But how do you forgive? That's where my faith comes in. My relationship with God was such a huge part of my healing. I suppose different people have slightly different understandings of forgiveness based on their life experience or faith foundation. I like the Wikipedia definition: Forgiveness is typically defined as the process of concluding resentment, indignation or anger as a result of a perceived offense, difference or mistake, and/or ceasing to demand punishment or restitution. Concluding resentment, indignation or anger. That says it for me exactly. I had to stop the ugliness that continued to grow and fester and brew inside myself. I was ruining my own life with the choices I was making because of how much that anger, resentment, rage, sadness, guilt, shame, ugliness was eating me up inside. My bad and hurtful choices were a way of letting some of that inside ugliness show itself. The only way to live an authentic, genuine, loving life would be to get rid of the ugliness inside of me. Trying to let it out in little leaks didn't work- and only caused more pain and hurt around me and inside of me.
To become who I was meant to be, the ugly had to vacate the premises. The ugly wasn't my fault- but I had to forgive myself. The ugly wasn't the fault of the adults in my childhood- but I had to forgive them. The ugly was completely the fault of my abuser- and to conclude the ugly inside of me, I had to forgive him. It didn't happen overnight. It didn't happen in the 2 weeks that I was inpatient or in the months that I was outpatient in the hospital. It happened in little steps and stages over the course of several years.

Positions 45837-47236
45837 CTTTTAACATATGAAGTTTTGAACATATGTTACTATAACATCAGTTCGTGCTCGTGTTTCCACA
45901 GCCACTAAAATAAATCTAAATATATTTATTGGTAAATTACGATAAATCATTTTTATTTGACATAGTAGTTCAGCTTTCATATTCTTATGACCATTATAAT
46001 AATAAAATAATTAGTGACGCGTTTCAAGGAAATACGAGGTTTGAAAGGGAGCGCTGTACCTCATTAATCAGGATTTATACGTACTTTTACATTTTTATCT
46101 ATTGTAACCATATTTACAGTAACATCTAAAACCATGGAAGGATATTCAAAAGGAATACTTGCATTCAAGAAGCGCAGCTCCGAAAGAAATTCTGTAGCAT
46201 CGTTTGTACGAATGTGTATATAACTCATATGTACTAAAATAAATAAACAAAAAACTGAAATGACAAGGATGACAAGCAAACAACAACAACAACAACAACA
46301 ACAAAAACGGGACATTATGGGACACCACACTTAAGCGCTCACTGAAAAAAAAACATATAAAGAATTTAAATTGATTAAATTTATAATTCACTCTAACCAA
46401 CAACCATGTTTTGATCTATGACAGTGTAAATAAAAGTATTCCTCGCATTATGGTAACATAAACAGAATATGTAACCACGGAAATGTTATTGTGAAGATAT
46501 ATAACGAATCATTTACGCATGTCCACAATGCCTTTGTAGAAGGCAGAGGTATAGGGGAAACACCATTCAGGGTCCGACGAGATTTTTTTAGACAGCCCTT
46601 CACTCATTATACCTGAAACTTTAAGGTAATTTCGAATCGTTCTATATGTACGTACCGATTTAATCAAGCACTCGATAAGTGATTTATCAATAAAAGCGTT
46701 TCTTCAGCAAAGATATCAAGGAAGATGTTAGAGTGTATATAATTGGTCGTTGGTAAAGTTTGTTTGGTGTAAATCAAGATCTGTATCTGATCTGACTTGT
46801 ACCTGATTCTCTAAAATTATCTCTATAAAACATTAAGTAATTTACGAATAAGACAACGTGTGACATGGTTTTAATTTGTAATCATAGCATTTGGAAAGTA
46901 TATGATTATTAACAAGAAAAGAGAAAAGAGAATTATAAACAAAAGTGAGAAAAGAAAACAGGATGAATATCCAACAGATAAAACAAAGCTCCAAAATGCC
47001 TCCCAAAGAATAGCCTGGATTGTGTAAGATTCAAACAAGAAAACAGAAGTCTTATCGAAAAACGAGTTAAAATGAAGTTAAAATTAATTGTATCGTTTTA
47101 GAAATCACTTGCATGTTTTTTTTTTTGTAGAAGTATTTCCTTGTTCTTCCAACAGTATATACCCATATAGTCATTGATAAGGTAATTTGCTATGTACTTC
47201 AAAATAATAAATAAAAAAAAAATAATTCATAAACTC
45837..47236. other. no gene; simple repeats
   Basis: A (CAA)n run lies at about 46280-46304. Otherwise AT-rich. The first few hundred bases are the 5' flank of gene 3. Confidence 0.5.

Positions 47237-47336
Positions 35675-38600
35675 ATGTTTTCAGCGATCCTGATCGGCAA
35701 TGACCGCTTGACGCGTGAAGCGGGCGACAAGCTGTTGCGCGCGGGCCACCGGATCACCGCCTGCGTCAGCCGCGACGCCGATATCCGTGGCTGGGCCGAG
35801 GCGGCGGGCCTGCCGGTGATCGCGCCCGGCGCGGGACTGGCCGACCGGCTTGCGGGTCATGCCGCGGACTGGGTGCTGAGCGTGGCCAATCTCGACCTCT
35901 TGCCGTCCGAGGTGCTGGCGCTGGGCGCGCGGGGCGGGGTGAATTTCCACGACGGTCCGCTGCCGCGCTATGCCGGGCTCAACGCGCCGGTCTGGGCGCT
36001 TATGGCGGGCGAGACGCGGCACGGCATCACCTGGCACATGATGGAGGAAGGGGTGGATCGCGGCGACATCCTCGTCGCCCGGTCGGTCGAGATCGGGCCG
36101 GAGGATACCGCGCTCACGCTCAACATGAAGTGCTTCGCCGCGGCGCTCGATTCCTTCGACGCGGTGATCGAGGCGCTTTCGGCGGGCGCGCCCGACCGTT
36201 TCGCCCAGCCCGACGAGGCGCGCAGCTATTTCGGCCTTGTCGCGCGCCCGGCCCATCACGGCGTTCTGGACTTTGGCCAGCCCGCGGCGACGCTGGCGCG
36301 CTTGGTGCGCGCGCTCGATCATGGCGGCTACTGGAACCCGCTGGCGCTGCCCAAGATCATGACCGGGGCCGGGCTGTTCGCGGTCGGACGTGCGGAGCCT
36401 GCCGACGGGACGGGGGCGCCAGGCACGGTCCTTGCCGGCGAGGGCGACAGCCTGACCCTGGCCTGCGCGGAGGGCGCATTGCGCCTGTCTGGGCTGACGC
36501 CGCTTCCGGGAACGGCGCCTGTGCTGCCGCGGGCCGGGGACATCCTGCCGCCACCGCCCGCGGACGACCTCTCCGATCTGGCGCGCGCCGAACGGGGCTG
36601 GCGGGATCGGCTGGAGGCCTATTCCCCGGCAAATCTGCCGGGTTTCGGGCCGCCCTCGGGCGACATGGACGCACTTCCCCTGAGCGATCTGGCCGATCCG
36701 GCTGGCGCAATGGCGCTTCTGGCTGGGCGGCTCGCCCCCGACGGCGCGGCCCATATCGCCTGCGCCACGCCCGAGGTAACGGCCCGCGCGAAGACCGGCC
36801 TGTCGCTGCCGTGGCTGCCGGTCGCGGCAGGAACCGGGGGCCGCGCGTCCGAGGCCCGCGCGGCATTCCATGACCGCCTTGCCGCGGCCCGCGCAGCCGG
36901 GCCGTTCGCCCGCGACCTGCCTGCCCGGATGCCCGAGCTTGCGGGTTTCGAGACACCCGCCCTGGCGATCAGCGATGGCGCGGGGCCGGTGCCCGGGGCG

Maybe you're a survivor, too. Maybe you have done some of the steps already- maybe you've confronted what was done to you, what you survived. Are you ready to start forgiving? Are you ready to start concluding? It's a big step and it can feel so scary- I was so used to the ugly inside that not having it was terrifying. I spent years scared to death of life being good because it could only mean that something terrible was about to happen. It's taken almost 2 decades to get to a point where I truly know I can handle the bad stuff and that it's just part of life and I'm not looking for it at every corner.
And you can't do it alone. For me, it took God, my parents, professionals, a therapist, and some important friends. I was the one doing the hard work. But if I tried to do it by myself, I would have failed over and over again. God held me in the most difficult times of my healing. Whenever I thought I felt the most afraid, the most alone, I would pray and open myself up to His love and grace and realize that He was with me- not only at that moment but also when things were happening in my childhood and that He cried with me. I had my parents by my side- paying my hospital bills, coming to family therapy, hearing what I was willing to stop protecting them from. I had friends and teachers who sent me cards, talked to me on the phone to keep my spirits up, came to visit.
There are resources out there to help you. Contact your local United Way, your church, or seek out a non-profit in your area that helps. Talk to a trusted friend or family member. Talk until someone listens. Healing is hard. But it can happen and you can live your own authentic, genuine, regular life. You deserve it and can have it.
Although the world is full of suffering, it is also full of the overcoming of it. -- Helen Keller
Forgiving does not erase the bitter past. A healed memory is not a deleted memory. Instead, forgiving what we cannot forget creates a new way to remember. We change the memory of our past into a hope for our future. -- Lewis B. Smedes
Healing may not be so much about getting better, as about letting go of everything that isn't you - all of the expectations, all of the beliefs - and becoming who you are. -- Rachel Naomi Remen
There is something beautiful about all scars of whatever nature. A scar means the hurt is over, the wound is closed and healed, done with. -- Harry Crews
Our sorrows and wounds are healed only when we touch them with compassion. -- Buddha
Wednesday, January 19, 2011
So I'm going to come clean and tell you about high school for me and why my senior year was so wonky. Some basic points you need to know going into this. And a fair warning- this is an intense and serious post.